The occipitalis, trapezius, sternocleidomastoid, and auricular muscles have previously been described as being significant components of the PMC. Our study demonstrated that 7 structures can contribute to the PMC. In our study, the major contributors to the PMC, which were present in every specimen, were the occipitalis and trapezius muscles and the temporalis and sternocleidomastoid fasciae. Partial absence of the trapezius muscle has been reported but is thought to be extremely rare.15 The trapezius and sternocleidomastoid muscles arise from a common premuscle mass during gestation, and there have been reports of anomalies within these muscles.15-17 The fascial provisions of the major contributors to the PMC were noted to be strong, reliable, and capable of holding sutures. The presence and components of the minor contributors to the PMC were more variable than those of the major contributors. In the group of minor contributors, the muscle found most consistently was the posterior auricular muscle, which was present in 38 (95%) of the 40 cases. The extrinsic auricular muscles have been well documented.3-5 The posterior auricular muscle has been described as a double-bellied flat muscle with an intervening ligament.2 In 1 specimen, this muscle was identified as having 4 separate bundles. Similar variations have been observed by others.7 Also, the minor contributors to the PMC were found to be completely absent in 1 case (type 5). The anterior fascial extension of the occipitalis muscle to the temporalis fascia served to replace these components. In 1 case, extension of the occipitalis muscle fascia occurred concurrently with a posterior auricular muscle (type 7).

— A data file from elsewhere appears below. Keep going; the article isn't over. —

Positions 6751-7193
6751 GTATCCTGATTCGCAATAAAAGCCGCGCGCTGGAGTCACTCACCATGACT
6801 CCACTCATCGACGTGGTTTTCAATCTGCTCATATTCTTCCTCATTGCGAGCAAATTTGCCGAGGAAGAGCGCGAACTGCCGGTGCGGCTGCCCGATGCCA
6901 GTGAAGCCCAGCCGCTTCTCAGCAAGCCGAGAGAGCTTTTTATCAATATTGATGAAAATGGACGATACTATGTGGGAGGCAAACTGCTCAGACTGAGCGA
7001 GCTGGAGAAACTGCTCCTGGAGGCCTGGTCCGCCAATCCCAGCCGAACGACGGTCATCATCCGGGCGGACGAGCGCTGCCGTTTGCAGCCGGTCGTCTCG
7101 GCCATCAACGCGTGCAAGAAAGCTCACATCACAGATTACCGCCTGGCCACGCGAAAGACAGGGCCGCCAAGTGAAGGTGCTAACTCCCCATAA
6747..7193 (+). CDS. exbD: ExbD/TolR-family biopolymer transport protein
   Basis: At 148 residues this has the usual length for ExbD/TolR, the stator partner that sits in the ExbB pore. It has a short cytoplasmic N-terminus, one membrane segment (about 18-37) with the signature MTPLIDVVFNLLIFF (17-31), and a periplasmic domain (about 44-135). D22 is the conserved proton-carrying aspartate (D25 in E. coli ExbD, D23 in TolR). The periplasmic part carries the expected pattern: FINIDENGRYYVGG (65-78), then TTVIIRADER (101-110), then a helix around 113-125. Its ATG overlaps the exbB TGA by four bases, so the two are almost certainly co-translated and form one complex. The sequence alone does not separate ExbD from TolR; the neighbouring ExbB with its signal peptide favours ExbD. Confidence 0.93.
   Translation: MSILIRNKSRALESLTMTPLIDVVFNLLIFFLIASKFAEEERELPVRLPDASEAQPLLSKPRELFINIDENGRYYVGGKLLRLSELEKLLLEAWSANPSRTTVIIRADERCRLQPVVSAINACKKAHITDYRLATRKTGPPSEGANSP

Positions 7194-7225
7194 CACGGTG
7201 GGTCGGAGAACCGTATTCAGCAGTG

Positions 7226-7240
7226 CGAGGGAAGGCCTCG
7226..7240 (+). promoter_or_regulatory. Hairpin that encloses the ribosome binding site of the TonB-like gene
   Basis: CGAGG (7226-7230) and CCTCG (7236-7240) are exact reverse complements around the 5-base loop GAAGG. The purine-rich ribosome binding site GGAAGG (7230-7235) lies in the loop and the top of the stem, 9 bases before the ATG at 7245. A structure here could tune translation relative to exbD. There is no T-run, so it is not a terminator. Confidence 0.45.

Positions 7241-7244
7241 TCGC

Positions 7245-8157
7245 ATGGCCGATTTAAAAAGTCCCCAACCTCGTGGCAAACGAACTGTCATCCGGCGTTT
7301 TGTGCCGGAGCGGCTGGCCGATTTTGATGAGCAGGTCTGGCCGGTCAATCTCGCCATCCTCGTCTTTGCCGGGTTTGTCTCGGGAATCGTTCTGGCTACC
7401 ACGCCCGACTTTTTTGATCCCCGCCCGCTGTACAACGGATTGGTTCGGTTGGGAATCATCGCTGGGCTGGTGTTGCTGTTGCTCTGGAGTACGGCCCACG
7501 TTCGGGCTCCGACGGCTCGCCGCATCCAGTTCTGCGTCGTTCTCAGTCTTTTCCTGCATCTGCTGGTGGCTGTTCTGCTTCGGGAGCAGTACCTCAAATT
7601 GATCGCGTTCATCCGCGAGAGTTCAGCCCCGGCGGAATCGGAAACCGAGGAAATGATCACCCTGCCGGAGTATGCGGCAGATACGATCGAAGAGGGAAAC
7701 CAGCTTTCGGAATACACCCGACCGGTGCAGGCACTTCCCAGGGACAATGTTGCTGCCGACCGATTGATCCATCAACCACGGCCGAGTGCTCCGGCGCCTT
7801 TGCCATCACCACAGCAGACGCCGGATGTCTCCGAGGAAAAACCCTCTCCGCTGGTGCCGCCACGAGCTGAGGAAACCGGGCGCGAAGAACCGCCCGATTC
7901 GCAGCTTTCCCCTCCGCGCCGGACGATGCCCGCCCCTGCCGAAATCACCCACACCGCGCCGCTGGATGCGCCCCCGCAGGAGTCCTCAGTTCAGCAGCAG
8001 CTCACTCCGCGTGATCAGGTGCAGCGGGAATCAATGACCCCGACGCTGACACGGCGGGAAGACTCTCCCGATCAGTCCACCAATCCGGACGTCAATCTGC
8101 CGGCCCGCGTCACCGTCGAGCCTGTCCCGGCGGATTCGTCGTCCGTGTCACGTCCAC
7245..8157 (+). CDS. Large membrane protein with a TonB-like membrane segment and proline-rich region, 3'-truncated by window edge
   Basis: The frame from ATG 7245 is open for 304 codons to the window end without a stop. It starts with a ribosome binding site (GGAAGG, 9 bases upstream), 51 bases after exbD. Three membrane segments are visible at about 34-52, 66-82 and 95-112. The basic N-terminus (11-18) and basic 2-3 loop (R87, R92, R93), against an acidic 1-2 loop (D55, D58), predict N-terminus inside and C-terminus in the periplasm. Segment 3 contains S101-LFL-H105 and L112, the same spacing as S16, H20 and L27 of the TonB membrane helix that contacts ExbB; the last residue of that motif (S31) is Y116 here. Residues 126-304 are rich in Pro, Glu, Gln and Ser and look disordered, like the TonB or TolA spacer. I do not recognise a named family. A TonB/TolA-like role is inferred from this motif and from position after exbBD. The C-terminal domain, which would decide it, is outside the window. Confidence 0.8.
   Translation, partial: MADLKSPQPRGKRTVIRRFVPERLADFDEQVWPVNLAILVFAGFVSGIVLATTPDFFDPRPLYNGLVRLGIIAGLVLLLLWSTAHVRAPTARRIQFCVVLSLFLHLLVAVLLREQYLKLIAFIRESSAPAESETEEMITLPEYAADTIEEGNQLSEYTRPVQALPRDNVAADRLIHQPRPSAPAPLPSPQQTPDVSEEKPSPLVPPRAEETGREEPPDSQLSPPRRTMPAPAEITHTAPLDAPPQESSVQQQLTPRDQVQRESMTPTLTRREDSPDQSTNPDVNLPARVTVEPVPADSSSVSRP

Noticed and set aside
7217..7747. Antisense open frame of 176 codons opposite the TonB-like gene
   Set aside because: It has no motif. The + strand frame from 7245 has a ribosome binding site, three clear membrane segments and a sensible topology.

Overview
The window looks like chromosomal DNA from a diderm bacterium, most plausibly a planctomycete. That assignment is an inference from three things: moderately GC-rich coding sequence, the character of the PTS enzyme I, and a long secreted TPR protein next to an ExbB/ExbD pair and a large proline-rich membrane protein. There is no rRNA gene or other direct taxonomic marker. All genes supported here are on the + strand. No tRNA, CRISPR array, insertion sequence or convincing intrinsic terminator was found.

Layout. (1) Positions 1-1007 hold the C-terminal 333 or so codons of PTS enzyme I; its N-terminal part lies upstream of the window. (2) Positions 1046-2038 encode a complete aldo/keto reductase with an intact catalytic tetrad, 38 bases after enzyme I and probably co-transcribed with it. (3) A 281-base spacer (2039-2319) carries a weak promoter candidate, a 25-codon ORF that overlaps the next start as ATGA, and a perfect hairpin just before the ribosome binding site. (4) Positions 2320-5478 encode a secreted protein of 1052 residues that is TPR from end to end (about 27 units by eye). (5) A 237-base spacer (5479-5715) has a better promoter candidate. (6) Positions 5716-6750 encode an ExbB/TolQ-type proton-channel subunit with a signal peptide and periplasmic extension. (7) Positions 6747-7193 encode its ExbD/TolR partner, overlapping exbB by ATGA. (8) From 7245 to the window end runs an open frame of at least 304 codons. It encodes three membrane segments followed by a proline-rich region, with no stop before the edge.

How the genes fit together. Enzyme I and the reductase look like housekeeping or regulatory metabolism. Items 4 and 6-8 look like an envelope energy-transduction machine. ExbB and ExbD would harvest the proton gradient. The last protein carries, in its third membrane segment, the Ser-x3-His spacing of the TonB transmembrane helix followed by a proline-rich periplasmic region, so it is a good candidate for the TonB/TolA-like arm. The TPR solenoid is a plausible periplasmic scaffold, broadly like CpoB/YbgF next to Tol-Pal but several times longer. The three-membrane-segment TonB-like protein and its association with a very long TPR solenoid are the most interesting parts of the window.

Absence or dysfunction of auricular muscles has been implicated in the pathogenesis of certain ear deformities.11-14 Of note, none of our cadavers was found to have abnormalities of the external ear, implying that despite variations, patients may not manifest obvious deformities of the auricle. Based on our dissections, it appears that other structures involved in the PMC can compensate for the deficient extrinsic muscles (types 5 and 7). The etiology of protruding and lop ears is multifactorial, although intrinsic and extrinsic auricular muscles play major roles in the ultimate shape and position of the auricle. Functionally, in vertebrates, postauricular muscles are used to identify potential mates and predators, as well as in fight-or-flight reflexes. In humans, extrinsic muscles respond to sound stimuli when studied with electromyographic techniques and maintain involuntary function.14 There is a linear relationship between ear projection and insertion site of the posterior auricular muscle in patients with and without protruding ears.18 However, Furnas19 and Mustarde20 recommend resection of the posterior auricular muscle in correction of the prominent ear. An alternative reconstruction for protruding ears involves transposing the insertion of the posterior auricular muscle onto the concha.21 In principle, this technique corrects valgus of the concha and underfolding of the antihelix. Azad et al22 have combined transposition with anterior conchal scoring and concha-mastoid sutures. Anterior transposition of the posterior auricular muscle has been found to be a useful adjunct in our hands. Patients with patterns 5 and 6 are not candidates for transposition because they lack a posterior auricular muscle.